Alan is a physicist who works for the Met Office in Exeter (at the other end of the island). His job involves something to do with staring at clouds and going up in aeroplanes to examine the effects of climate change (and as a result also probably contributing to it too).

I discovered that while clouds look lovely and fluffy from the ground, up close they’re not. They’re made from neither cotton wool nor legless sheep, but droplets of water and in some cases ice, which turn certain items of the Met Office equipment into aerial driftwood while flying through them.

If you’ve ever read Niall Griffiths’ novel Grits and wondered who the handsome fella on the cover is, the one looking out to sea, then wonder no more: it’s Alan Vance – Irishman, Christian, physicist, cloud-gazer, guitarist, cyclist and one of the most laid back and lovely people you could ever hope to meet.

Ricky

Ricky, whose blogs I’m a fan of, works for the University of Edinburgh as a researcher for the BRE Centre for Fire Safety Engineering. He’s written a book: The Handbook of Tunnel Fire Safety; a bargain at £85 on Amazon UK .. but then it is in hardback so you can almost justify the price.

I’ve enjoyed keeping in touch with Ricky over the last few years, particularly since moving to Edinburgh from Inverness in 2003. We keep in touch mostly about Fish and Marillion music, guitars, DAB radio and other mildly geeky things like phones and stuff.

Friday evening

Alan was in Edinburgh all week for a conference. A few calls and texts later we arranged to meet at Ricky’s on Friday evening; he was going to be in looking after the children anyway. I said to Alan that I’d text when I was leaving Anstruther.

Just before I left I got a text from Ricky:

Hello. You still coming here tonight? If so, have you eaten yet? Alan & I are going to get a carryout ethnic later, we’ll wait for you to get here if req’d.

I phoned back and left a message on Ricky’s voicemail saying that yes we’d eaten and were about to head off, so just to go ahead without us.

About an hour later I was sitting in a queue on the north side of the Forth Road Bridge. Roadworks have resumed, as have the traffic jams. So sitting stationary I checked my phone for messages and to look up Ricky’s address. I knew that he lived around the corner from my brother, but I’d only ever been to his house by foot.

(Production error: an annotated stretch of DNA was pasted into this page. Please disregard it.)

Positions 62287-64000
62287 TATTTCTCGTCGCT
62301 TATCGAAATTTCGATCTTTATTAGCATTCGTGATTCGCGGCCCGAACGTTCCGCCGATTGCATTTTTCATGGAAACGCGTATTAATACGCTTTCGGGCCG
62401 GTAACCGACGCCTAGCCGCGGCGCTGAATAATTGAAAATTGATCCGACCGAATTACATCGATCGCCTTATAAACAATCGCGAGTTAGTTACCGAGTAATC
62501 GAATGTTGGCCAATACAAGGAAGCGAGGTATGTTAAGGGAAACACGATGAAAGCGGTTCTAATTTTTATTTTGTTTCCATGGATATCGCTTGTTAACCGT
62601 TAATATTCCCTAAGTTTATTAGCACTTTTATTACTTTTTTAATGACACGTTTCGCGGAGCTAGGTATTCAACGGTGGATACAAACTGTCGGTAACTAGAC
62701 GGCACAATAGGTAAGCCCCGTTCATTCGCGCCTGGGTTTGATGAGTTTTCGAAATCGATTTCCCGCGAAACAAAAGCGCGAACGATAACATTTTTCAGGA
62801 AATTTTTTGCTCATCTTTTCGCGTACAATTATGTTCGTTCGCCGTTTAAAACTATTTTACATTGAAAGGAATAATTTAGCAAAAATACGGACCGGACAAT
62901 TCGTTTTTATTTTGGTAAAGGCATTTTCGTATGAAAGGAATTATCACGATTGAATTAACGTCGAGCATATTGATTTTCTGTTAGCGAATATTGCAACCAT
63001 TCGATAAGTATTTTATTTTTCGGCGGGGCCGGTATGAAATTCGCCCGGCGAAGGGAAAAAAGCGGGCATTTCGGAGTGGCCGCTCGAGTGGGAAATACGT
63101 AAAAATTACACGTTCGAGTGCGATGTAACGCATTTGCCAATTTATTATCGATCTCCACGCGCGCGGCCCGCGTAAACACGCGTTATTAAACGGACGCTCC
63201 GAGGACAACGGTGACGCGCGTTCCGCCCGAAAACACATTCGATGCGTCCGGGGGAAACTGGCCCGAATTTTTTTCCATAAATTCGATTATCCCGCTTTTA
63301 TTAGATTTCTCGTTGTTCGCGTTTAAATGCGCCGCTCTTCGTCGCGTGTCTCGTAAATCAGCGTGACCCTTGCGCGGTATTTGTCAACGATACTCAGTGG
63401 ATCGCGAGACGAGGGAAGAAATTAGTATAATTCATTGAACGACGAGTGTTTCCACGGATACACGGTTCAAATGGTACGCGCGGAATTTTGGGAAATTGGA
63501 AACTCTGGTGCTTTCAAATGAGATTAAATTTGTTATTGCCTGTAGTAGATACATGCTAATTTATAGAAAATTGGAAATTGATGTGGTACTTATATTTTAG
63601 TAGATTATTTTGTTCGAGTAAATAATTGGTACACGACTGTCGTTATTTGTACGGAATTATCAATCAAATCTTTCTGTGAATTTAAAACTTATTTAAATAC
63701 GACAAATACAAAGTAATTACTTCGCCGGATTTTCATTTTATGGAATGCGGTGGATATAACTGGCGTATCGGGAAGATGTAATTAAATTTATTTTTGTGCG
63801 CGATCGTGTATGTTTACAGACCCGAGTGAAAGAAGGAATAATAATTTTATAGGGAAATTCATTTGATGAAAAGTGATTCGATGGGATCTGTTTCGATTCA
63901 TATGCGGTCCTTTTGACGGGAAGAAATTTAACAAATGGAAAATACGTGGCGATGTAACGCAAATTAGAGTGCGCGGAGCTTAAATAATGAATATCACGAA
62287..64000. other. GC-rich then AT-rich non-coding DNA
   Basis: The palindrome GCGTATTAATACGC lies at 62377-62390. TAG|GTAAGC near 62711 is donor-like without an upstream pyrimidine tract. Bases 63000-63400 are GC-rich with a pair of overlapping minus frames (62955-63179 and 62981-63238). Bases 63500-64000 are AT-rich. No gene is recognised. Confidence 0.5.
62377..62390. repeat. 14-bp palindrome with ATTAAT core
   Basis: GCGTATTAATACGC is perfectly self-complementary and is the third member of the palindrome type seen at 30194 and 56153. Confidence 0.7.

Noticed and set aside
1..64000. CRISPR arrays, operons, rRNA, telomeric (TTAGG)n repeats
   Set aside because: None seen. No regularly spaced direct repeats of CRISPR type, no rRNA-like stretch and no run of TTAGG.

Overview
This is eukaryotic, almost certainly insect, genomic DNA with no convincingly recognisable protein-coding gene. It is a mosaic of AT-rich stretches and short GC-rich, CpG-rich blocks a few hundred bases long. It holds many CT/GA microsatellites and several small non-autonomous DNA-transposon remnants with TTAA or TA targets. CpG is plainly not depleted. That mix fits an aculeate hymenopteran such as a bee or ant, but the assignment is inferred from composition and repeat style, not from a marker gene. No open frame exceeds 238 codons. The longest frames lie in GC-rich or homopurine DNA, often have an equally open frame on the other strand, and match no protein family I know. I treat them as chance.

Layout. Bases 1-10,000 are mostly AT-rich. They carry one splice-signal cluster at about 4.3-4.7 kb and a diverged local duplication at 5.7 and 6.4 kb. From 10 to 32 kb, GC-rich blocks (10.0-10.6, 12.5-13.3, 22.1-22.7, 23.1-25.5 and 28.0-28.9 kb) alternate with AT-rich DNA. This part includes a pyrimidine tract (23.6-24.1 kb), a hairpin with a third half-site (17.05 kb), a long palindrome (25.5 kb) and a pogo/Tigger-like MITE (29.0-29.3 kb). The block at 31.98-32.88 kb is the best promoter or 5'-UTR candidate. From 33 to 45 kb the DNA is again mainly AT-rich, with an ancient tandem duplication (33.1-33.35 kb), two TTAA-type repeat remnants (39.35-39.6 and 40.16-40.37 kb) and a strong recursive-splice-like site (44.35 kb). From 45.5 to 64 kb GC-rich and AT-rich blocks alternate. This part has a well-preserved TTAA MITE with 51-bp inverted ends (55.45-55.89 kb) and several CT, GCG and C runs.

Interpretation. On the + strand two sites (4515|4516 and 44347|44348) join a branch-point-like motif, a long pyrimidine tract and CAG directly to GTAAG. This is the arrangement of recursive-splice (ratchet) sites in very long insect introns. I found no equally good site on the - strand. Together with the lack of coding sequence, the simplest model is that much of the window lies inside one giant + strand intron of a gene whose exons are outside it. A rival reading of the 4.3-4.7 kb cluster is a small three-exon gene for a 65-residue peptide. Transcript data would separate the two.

There was a text from Alan:

Ricky’s phone is not passing on messages but accepts texts. Mine works but am low on electricity.

For three guys working with the cutting edges of technology so far we’re not doing very well trying to keep in touch over something as simple as meeting up for a couple of hours. Pity help the institutions that we work for!

Alan Vance and a salt cellar

A couple of hours later Jane and pulled out of South Queensferry having had a lovely, laid back evening that had been filled with laughter, photographs of a salt cellar (see right) but mostly watching Alan eat his takeaway Chinese meal, and then eat the half of Rick’s that he had left.

Friends are great!

Greener electronics

Guide to greener electronics

I knew there was a reason that I liked Nokia and Lenovo so much: they’re greener than almost every other big-name electronics firms out there. But they still have a way to go.

I picked up this story back in April on the PC Pro website: Lenovo out in front in green race. It’s sat in my “to blog” folder ever since.

How green is your gadget?

It was referring to an electronics guide from Greenpeace where they assigned points (out of ten) to the major mobile and PC manufacturers based on their global policies and practices on eliminating harmful chemicals and on taking responsibility for their products once they are discarded by consumers.

In August 2006 Lenovo were sitting at the bottom of the league in a very sorry 14th place (of 14). Within seven months however, the Chinese company who bought out the PC-manufacturing arm of IBM, had managed to completely turn around their green credentials and were leading with 8/10.

From December 2006 to March 2007 the advertisers’ favourite Apple were bottom of the league on only 3/10. By June 2007 the situation was a little different: Apple had moved to a little over 5/10, making Sony the worst — having not moved at 4/10. While Lenovo had slid to about 7.5, with Nokia overtaking at 8/10.

Top 14

The standings as of June 2007 sit at:

  1. Nokia (8)
  2. Dell (7.3)
  3. Lenovo (7.3)
  4. Sony Ericsson (7)
  5. Samsung (6.7)
  6. Motorola (6.7)
  7. Toshiba (6)
  8. Fujitsu-Siemens (6)
  9. Acer (5.7)
  10. Apple (5.3)
  11. HP (5.3)
  12. Panasonic (5)
  13. LGE (4.3)
  14. Sony (4)

Something certainly to bear in mind when choosing a new PC, laptop, mobile phone or other shiny gadget.

You can read Greenpeace’s Guide to Green Electronics online.